The efficacy of the aprepitant regimen was evaluated in a single cycle (Cycle 1). Patients had the opportunity to receive open-label aprepitant in subsequent cycles (Optional Cycles 2-6); however efficacy was not assessed in these optional cycles. The aprepitant regimen for adolescents aged 12 through 17 years (n=47) consisted of aprepitant capsules 125 mg orally on Day 1 and 80 mg/day on Days 2 and 3 in combination with ondansetron on Day 1. The aprepitant regimen for children aged 6 months to less than 12 years (n=105) consisted of aprepitant powder for oral suspension 3.0 mg/kg (up to 125 mg) orally on Day 1 and 2.0 mg/kg (up to 80 mg) orally on Days 2 and 3 in combination with ondansetron on Day 1. The control regimen in adolescents aged 12 through 17 years (n=48) and children aged 6 months to less than 12 years (n=102) consisted of placebo for aprepitant on Days 1, 2 and 3 in combination with ondansetron on Day 1. Aprepitant or placebo and ondansetron were administered 1 hour and 30 minutes prior to initiation of chemotherapy, respectively. Intravenous dexamethasone was permitted as part of the antiemetic regimen for paediatric patients in both age groups, at the discretion of the physician. A dose reduction (50 %) of dexamethasone was required for paediatric patients receiving aprepitant. No dose reduction was required for paediatric patients receiving the control regimen. Of the paediatric patients, 29 % in the aprepitant regimen and 28 % in the control regimen used dexamethasone as part of the regimen in Cycle 1.

The antiemetic activity of aprepitant was evaluated over a 5-day (120 hour) period following the initiation of chemotherapy on Day 1. The primary endpoint was complete response in the delayed phase (25 to 120 hours following initiation of chemotherapy) in Cycle 1. A summary of the key study results are shown in Table 4.

Table 4

Number (%) of paediatric patients with complete response and no vomiting by treatment group and phase ? Cycle 1 (Intent to treat population)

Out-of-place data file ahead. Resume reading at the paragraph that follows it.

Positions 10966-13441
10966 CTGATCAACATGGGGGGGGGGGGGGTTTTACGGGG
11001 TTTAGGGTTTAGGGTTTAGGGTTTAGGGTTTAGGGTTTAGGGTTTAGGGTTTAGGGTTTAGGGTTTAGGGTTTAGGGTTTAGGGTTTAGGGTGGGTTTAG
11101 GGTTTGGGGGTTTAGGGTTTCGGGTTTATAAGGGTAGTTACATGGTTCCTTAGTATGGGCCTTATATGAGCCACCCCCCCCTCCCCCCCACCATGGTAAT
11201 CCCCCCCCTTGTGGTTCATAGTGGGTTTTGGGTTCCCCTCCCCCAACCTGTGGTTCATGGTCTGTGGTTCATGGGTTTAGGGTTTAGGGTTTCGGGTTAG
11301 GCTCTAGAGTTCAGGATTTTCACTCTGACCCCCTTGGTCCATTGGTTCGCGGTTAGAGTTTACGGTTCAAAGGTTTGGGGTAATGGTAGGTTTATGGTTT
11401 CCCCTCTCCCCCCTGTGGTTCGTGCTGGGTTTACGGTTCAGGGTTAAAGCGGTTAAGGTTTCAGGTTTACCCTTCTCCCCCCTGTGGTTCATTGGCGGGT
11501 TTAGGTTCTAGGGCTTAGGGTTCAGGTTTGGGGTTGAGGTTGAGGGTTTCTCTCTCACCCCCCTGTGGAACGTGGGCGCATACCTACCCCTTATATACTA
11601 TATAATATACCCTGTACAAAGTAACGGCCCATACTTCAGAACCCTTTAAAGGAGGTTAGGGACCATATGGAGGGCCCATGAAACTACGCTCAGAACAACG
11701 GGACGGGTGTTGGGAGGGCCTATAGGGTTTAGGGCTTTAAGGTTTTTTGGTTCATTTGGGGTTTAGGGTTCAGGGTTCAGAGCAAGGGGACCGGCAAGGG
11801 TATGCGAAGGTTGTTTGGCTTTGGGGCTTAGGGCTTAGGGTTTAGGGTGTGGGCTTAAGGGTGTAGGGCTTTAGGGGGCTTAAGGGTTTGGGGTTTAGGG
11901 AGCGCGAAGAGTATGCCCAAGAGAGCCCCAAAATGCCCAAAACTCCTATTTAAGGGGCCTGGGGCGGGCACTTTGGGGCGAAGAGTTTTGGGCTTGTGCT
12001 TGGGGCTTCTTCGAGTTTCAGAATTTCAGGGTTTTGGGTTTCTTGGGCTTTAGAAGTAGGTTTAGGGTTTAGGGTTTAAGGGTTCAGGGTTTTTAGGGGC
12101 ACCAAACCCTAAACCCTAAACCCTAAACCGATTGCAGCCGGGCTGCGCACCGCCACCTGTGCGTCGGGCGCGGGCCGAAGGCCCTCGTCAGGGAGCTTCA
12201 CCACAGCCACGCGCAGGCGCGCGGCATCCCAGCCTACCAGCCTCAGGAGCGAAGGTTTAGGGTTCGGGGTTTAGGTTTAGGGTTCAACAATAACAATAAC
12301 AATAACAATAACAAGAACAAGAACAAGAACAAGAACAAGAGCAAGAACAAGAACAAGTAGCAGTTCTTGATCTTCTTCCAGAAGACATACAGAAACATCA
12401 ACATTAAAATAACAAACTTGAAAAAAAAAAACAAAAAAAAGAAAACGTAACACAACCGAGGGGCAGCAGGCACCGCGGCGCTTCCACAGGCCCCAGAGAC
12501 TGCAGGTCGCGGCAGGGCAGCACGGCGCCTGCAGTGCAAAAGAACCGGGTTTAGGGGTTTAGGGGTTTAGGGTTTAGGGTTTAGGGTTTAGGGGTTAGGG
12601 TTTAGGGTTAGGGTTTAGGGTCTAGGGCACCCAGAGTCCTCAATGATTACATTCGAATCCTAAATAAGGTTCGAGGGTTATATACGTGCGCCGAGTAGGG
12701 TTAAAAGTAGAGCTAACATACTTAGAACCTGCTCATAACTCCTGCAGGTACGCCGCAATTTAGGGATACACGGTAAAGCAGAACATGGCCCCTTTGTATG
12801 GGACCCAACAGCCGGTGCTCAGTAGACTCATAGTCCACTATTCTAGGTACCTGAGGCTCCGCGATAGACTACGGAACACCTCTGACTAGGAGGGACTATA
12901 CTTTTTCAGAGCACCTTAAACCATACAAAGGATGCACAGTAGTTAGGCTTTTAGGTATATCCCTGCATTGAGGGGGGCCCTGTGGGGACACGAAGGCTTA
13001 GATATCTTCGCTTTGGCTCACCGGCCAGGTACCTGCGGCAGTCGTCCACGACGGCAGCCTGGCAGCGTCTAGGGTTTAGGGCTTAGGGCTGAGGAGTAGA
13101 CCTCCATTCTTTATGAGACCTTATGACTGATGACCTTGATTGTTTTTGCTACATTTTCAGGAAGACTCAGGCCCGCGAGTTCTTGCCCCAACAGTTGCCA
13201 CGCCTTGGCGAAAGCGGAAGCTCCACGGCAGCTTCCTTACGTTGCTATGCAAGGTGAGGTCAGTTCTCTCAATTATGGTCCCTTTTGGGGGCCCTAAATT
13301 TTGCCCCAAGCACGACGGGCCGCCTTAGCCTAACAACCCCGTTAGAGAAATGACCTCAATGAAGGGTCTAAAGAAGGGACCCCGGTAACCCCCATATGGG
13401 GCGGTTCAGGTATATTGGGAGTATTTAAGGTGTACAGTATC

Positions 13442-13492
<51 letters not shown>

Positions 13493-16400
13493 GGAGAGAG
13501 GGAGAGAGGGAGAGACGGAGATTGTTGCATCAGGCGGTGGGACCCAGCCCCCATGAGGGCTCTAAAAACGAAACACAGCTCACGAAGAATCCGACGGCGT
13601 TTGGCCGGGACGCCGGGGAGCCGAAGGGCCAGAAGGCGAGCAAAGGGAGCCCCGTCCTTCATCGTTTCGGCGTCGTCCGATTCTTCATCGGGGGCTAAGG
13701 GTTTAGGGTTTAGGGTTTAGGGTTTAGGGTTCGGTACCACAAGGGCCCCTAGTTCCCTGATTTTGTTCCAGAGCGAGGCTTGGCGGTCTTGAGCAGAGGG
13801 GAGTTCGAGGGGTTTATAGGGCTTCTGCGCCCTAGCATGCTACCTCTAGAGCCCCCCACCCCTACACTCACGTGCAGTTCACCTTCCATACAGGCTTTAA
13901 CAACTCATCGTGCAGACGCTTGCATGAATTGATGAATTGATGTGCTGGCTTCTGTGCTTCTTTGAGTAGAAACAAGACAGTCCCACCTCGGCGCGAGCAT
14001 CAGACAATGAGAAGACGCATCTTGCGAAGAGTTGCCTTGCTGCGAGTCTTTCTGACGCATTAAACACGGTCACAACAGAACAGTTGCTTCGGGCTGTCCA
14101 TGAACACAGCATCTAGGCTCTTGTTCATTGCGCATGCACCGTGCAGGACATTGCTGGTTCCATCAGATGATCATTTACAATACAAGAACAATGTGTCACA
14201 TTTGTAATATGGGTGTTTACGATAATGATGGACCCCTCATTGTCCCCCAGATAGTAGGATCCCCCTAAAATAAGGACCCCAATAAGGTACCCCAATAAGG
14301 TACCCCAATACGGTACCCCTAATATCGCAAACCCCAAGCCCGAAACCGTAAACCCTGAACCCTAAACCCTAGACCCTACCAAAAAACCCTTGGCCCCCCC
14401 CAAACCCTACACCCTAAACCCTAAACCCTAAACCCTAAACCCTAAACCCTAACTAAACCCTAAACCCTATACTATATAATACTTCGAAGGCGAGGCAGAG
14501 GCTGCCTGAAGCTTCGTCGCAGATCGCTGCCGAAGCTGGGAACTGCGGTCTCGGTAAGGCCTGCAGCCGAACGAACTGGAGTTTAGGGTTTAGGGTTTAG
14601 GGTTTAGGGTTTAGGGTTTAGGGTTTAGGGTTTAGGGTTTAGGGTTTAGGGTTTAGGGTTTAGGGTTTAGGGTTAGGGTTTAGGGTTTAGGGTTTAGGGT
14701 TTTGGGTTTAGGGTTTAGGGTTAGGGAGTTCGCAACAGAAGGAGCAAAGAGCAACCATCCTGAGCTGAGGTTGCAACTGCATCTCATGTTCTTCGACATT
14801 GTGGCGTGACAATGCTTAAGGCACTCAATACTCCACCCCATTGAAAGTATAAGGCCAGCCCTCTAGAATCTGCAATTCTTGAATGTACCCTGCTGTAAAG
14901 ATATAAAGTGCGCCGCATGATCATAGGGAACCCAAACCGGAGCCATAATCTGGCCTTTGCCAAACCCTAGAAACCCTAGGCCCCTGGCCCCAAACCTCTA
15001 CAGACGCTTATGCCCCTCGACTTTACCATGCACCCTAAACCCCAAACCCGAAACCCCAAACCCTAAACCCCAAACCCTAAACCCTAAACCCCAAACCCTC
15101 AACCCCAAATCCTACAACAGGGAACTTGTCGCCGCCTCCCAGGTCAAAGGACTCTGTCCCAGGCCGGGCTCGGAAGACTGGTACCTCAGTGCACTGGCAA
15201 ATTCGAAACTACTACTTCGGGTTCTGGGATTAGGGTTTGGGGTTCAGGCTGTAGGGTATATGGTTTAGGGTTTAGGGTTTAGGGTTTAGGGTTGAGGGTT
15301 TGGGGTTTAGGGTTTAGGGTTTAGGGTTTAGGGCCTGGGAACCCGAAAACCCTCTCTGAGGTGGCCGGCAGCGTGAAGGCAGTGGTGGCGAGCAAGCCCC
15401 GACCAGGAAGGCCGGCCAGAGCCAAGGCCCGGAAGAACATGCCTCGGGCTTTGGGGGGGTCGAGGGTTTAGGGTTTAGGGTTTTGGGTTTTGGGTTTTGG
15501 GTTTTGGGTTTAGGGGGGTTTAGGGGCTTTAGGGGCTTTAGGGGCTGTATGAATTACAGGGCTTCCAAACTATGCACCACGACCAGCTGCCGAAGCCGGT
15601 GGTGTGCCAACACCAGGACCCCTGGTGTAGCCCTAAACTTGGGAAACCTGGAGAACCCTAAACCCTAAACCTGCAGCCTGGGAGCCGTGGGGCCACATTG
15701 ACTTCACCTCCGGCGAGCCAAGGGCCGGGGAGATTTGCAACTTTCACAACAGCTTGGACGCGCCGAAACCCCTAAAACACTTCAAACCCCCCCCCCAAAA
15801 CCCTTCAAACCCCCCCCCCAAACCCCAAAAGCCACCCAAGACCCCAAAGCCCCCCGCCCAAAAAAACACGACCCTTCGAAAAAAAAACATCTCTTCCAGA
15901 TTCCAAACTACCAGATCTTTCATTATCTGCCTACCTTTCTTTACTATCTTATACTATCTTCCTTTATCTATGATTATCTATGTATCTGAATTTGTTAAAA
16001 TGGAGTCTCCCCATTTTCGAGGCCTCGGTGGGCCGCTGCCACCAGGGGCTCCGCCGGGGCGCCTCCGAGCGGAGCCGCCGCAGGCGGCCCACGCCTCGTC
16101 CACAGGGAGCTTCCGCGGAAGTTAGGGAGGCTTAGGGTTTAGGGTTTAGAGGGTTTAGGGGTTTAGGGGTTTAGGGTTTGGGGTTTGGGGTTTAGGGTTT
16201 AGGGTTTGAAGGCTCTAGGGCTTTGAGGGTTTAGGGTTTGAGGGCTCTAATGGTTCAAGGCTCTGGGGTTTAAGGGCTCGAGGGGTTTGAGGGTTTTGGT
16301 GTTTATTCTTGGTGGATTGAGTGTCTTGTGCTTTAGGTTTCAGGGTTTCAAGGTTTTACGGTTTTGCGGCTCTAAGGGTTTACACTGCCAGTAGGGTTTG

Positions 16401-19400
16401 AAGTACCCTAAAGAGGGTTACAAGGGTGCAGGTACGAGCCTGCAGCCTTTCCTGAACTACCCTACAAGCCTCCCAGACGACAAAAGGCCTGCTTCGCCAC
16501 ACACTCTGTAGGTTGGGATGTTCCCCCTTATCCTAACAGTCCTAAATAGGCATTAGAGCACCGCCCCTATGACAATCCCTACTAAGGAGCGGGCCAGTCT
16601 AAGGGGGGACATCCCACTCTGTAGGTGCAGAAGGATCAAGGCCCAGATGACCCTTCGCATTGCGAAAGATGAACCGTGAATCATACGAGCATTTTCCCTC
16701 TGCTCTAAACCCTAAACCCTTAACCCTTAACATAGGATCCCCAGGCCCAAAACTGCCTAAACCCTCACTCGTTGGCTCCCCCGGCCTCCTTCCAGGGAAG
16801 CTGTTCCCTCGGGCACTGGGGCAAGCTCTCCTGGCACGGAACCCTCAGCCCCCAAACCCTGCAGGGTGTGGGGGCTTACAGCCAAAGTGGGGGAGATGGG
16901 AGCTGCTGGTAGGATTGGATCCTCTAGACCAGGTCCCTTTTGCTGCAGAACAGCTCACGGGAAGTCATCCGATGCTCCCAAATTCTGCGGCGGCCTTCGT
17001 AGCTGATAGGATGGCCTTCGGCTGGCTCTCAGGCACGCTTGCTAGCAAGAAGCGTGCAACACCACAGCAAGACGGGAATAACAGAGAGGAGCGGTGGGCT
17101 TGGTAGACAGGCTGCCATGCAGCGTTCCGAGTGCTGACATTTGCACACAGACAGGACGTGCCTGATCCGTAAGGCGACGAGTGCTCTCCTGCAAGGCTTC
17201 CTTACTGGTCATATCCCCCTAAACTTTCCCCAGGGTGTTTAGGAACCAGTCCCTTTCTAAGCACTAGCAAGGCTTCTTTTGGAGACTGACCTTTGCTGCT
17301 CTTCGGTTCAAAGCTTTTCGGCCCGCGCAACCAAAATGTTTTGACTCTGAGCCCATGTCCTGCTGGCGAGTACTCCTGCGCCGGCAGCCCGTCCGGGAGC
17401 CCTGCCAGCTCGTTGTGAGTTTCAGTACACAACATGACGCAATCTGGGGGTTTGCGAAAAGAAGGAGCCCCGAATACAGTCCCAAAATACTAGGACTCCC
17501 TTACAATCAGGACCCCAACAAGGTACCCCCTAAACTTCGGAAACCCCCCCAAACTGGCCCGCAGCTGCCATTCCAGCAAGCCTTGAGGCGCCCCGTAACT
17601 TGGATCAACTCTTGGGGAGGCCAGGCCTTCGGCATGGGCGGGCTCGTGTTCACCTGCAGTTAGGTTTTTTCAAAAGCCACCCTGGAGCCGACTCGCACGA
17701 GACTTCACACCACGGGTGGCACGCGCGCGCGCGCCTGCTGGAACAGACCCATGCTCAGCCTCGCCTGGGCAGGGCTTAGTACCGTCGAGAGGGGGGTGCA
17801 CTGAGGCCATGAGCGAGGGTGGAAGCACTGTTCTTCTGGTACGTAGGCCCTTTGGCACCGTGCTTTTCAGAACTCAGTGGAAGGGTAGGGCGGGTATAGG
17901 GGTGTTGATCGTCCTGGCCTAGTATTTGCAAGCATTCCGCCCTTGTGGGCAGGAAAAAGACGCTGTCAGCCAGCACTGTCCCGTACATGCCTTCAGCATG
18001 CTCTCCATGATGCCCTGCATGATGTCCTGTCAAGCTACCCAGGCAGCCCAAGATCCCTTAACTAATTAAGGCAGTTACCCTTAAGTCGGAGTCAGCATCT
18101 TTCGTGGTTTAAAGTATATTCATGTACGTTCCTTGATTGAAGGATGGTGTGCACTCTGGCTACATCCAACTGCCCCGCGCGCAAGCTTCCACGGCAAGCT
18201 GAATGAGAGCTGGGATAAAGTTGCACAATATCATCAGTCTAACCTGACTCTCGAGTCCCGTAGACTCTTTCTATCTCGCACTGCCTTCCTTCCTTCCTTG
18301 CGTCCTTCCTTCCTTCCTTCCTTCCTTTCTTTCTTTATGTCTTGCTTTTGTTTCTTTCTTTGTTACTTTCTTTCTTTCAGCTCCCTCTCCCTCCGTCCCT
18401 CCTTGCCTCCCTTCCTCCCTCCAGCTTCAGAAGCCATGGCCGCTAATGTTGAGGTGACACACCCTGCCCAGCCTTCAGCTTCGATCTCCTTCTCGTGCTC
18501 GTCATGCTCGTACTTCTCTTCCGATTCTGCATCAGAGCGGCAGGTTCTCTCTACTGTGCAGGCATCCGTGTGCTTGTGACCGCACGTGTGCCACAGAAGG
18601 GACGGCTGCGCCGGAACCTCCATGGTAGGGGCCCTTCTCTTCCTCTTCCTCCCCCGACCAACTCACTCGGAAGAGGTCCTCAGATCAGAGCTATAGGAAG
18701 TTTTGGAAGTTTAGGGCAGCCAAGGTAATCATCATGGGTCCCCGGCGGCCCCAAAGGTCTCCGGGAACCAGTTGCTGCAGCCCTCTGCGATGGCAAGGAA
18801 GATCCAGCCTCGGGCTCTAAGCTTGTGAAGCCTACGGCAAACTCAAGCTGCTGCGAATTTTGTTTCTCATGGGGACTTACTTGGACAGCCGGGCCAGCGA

Aprepitant regimen

n/m (%)

Control regimen

n/m (%)

PRIMARY ENDPOINT
Complete response*?? Delayed phase 77/152 (50.7)? 39/150 (26.0)
OTHER PRESPECIFIED ENDPOINTS
Complete response*?? Acute phase 101/152 (66.4)? 78/150 (52.0)
Complete response*?? Overall phase 61/152 (40.1)? 30/150 (20.0)
No vomiting??? Overall phase 71/152 (46.7)? 32/150 (21.3)
*Complete response = No vomiting or retching or dry heaves and no use of rescue medication.

??p < 0.01 when compared to control regimen

??p < 0.05 when compared to control regimen

??No vomiting = No vomiting or retching or dry heaves

n/m = Number of patients with desired response/number of patients included in time point.

Acute phase: 0 to 24 hours following initiation of chemotherapy.

Delayed phase: 25 to 120 hours following initiation of chemotherapy.

Overall phase: 0 to 120 hours following initiation of chemotherapy.

The estimated time to first vomiting after initiation of chemotherapy treatment was longer with the aprepitant regimen (estimated median time to first vomiting was 94.5 hours) compared with the control regimen group (estimated median time to first vomiting was 26.0 hours) as depicted in the Kaplan-Meier curves in Figure 2.

Figure 2

Time to first vomiting episode from start of chemotherapy administration – paediatric patients in the overall phase-Cycle 1 (Intent to treat population)

An analysis of efficacy in subpopulations in Cycle 1 demonstrated that, regardless of age category, gender, use of dexamethasone for antiemetic prophylaxis, and emetogenicity of chemotherapy, the aprepitant regimen provided better control than the control regimen with respect to the complete response endpoints.

5.2 Pharmacokinetic properties

Aprepitant displays non-linear pharmacokinetics. Both clearance and absolute bioavailability decrease with increasing dose.

Absorption

The mean absolute oral bioavailability of aprepitant is 67 % for the 80 mg capsule and 59 % for the 125 mg capsule. The mean peak plasma concentration (Cmax) of aprepitant occurred at approximately 4 hours (tmax). Oral administration of the capsule with an approximately 800 Kcal standard breakfast resulted in an up to 40 % increase in AUC of aprepitant. This increase is not considered clinically relevant.

The pharmacokinetics of aprepitant is non-linear across the clinical dose range. In healthy young adults, the increase in AUC0-??was 26 % greater than dose proportional between 80 mg and 125 mg single doses administered in the fed state.

Following oral administration of a single 125 mg dose of aprepitant on Day 1 and 80 mg once daily on Days 2 and 3, the AUC0-24hr?(mean?SD) was 19.6 ? 2.5 ?g?h/mL and 21.2 ? 6.3 ?g?h/mL on Days 1 and 3, respectively. Cmax?was 1.6 ? 0.36 ?g/mL and 1.4 ? 0.22 ?g/mL on Days 1 and 3, respectively.

Distribution